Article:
When the cops squared off against the protestors in Ferguson, some of the officers were dressed in riot gear, others looked like they had just come from the set of the 1975 television series S.W.A.T. and still others were indistinguishable from National Guard troops that were called out to try and quell the riot which broke out after Brown’s death. When CNN ran a story about how National Guard commanders referred to the rioters as ‘enemy forces,’ Obama reacted by issuing restrictions against further militarizing of the police and shut down the 1033 transfers of gear.

Note incidentally, the use of the word ‘transfer’ as regards how the cops got their hands on this equipment, rather than using the words ‘purchase’ or ‘buy.’ The whole point of this program was to relieve local governments of some of the costs of outfitting their law enforcement agencies, even if what they were getting for free they would never have purchased anyway. The program has shifted ownership of a few HUMVEEs and other ‘tactical’ vehicles, but remember, these are ‘surplus’ items, which means they are too old or too beaten up to be used by the military any more. In other words, most of the equipment which has been provided through this program is the same moth-eaten clothing junk sitting in the Army-Navy store on Canal Street in downtown Manhattan.

Here’s the quote from the White House which sums it all up. Trump’s order “sends the message that we care more about public safety than about how a piece of equipment looks, especially when that equipment has been shown to reduce crime, reduce complaints against and assaults on police, and make officers more effective.” In fact, none of this equipment has been shown to do anything except reduce police budgets, but when all is said and done, this Administration’s crime-fighting strategy is basically a mixture of letting Joe Arpaio off the hook for breaking the law and making stupid jokes about slamming the heads of suspects as they are pushed into the back of a squad car.

Trump’s order has provoked the usual complaints about how police should be community guardians, not community warriors. But the violence in Charlottesville might have been avoided if the cops, who were all decked out in riot gear, had actually stayed around instead of going home. The decision to reinstate the 1033 program is nothing more than Trump pandering to his dwindling base. Police gain the people’s trust by how they behave, not how they are dressed.

He’ll Be In Cleveland on Sunday!

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nash

Let’s help Demetri continue his march towards DC.

Here’s the article:  http://wgntv.com/2017/07/31/prisoner-turned-activist-walking-to-dc-2/.

Here’s the GoFundMe link.

He’s getting to the DRury Plaza Hotel Sunday evening and set for a press conference on Monday.

Get there if you can!  Donate if you can or can’t!

 

Concealed-Carry: The Latest Marketing Gimmick.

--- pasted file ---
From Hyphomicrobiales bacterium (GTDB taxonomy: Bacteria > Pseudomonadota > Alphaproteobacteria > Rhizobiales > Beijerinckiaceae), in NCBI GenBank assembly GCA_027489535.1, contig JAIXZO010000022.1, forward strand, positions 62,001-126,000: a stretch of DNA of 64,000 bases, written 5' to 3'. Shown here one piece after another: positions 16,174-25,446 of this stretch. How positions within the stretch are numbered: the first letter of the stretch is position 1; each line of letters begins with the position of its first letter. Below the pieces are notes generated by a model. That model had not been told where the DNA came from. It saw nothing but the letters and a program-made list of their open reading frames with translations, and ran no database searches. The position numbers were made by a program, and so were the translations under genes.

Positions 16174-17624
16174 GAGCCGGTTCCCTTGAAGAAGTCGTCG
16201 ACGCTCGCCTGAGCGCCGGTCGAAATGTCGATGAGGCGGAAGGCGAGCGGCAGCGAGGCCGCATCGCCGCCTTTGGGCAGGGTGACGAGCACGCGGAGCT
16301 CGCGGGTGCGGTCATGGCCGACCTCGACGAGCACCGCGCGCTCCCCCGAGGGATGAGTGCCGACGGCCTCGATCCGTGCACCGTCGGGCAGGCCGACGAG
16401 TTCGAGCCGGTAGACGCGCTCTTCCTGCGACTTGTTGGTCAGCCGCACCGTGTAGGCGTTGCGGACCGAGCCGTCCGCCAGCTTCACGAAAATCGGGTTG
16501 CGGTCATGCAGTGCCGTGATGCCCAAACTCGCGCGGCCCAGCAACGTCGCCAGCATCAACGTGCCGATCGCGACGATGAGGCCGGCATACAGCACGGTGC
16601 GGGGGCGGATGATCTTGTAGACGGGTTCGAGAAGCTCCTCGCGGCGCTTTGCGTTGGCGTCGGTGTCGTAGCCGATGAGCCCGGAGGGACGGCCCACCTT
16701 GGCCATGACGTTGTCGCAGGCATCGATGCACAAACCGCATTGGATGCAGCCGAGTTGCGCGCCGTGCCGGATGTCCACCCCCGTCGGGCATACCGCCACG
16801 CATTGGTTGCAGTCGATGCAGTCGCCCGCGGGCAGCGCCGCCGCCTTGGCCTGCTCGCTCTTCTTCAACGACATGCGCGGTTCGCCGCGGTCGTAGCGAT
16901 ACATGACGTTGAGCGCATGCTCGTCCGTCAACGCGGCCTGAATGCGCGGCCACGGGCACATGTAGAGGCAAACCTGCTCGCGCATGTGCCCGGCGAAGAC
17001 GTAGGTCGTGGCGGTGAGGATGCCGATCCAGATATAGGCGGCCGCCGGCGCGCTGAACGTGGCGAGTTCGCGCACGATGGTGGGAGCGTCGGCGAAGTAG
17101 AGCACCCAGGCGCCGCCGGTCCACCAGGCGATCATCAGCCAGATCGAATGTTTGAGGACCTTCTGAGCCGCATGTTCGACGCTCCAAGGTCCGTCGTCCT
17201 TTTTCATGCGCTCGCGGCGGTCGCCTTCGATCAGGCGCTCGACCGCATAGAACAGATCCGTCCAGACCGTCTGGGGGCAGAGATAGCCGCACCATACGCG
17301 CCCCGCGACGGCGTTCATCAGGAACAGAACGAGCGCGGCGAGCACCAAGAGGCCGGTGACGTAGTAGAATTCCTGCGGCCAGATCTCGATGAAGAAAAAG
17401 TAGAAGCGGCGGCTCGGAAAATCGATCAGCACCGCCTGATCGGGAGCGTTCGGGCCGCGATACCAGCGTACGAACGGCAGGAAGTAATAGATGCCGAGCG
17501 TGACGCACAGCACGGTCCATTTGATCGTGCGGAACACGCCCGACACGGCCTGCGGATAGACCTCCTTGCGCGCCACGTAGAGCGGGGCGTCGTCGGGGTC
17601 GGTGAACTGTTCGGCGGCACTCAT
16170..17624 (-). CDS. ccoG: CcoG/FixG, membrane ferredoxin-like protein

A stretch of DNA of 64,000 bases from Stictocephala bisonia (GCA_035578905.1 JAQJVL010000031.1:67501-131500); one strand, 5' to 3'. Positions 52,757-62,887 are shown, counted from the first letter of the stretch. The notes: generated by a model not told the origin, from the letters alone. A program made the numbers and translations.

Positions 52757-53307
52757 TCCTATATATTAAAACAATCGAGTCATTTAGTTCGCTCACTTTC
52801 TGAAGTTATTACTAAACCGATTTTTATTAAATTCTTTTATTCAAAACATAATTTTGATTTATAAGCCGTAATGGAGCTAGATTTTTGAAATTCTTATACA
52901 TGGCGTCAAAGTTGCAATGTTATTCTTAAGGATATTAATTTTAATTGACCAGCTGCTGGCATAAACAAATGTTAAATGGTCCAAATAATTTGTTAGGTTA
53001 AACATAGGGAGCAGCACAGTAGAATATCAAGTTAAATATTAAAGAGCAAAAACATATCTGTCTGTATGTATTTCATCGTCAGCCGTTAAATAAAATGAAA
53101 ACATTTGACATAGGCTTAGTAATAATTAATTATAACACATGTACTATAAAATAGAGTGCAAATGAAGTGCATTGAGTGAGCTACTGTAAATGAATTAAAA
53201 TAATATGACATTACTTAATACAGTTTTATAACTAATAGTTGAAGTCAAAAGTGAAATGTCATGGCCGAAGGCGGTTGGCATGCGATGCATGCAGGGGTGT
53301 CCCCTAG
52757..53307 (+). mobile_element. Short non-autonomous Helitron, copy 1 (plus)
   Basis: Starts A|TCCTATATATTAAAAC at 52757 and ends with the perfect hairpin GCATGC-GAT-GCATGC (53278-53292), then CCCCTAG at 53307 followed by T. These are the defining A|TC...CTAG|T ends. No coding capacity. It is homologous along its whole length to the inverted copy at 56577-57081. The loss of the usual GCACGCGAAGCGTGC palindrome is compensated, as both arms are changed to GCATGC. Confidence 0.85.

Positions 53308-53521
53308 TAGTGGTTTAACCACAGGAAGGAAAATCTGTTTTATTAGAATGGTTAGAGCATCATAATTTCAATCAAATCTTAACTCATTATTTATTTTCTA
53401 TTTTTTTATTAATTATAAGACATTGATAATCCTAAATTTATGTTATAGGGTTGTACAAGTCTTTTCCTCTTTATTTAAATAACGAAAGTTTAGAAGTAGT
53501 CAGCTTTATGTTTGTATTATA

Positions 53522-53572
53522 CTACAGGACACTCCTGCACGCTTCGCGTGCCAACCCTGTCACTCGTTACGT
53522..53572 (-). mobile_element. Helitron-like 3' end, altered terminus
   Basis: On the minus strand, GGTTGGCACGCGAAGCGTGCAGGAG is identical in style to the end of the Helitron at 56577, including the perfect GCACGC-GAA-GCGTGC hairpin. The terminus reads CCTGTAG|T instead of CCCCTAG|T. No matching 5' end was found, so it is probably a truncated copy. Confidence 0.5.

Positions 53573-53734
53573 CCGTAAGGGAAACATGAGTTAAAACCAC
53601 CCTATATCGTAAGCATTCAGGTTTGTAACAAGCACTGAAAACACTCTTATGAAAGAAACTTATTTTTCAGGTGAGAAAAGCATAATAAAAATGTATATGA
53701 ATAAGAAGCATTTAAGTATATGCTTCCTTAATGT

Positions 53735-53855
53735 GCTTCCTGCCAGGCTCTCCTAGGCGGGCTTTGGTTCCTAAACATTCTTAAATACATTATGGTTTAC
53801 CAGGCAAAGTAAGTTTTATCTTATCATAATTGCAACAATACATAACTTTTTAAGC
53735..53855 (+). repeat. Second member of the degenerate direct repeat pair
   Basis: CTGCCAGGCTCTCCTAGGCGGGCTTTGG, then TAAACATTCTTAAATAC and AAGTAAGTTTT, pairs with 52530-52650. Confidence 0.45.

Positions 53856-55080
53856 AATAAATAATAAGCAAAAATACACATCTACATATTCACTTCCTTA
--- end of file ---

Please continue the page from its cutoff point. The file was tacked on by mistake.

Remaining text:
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On August 25 – 27 you can go to Milwaukee and spend the better part of 3 days immersing yourself in the NRA’s new playland for gun owners, a.k.a. the first Carry Guard Expo which is being hyped as “an educational and interactive experience dedicated to Individuals interested in increasing their knowledge and skills within personal protection, concealed carry and defense tactics.”

clothing            This event has got to be the most infantile expression of arrested mental development ever put together by the gun industry and if this moronic and laughable shindig  portends the future direction of gun ownership in this country, nobody has to worry that the surge in guns during the Obama ‘regime’ will eventually result in every American walking around with a gun.

The NRA claims that this event features an exhibit hall with “hundreds of top companies” but the truth is that there are slightly less than 150 exhibitors, basically the usual suspects (Glock, Ruger, S&W) along with a quarter of the total exhibitor booth space occupied by various NRA programs, including the video-television group, the firearms museum and let’s never forget the ‘t-shirts and bumper stickers from the ‘official’ NRA store.

The NRA used to take itself seriously as a training organization, its revenues derived from membership dues, magazine advertising and some program dough from the annual show. Now the organization is becoming an aggressive vendor of goods and services, the goods being in the form of insurance and related products, the services being a new training initiative which like all training these days, relies heavily on digital instruction and internet demand.

In the process of transitioning from a training to a marketing organization, the boys from Fairfax have come to believe that the concealed-carry population represents a golden opportunity just waiting to be tapped. And if you go to the Carry Guard Expo, you’ll have an opportunity to see first-hand how American entrepreneurship is moving quickly and decisively into this new and exciting product realm.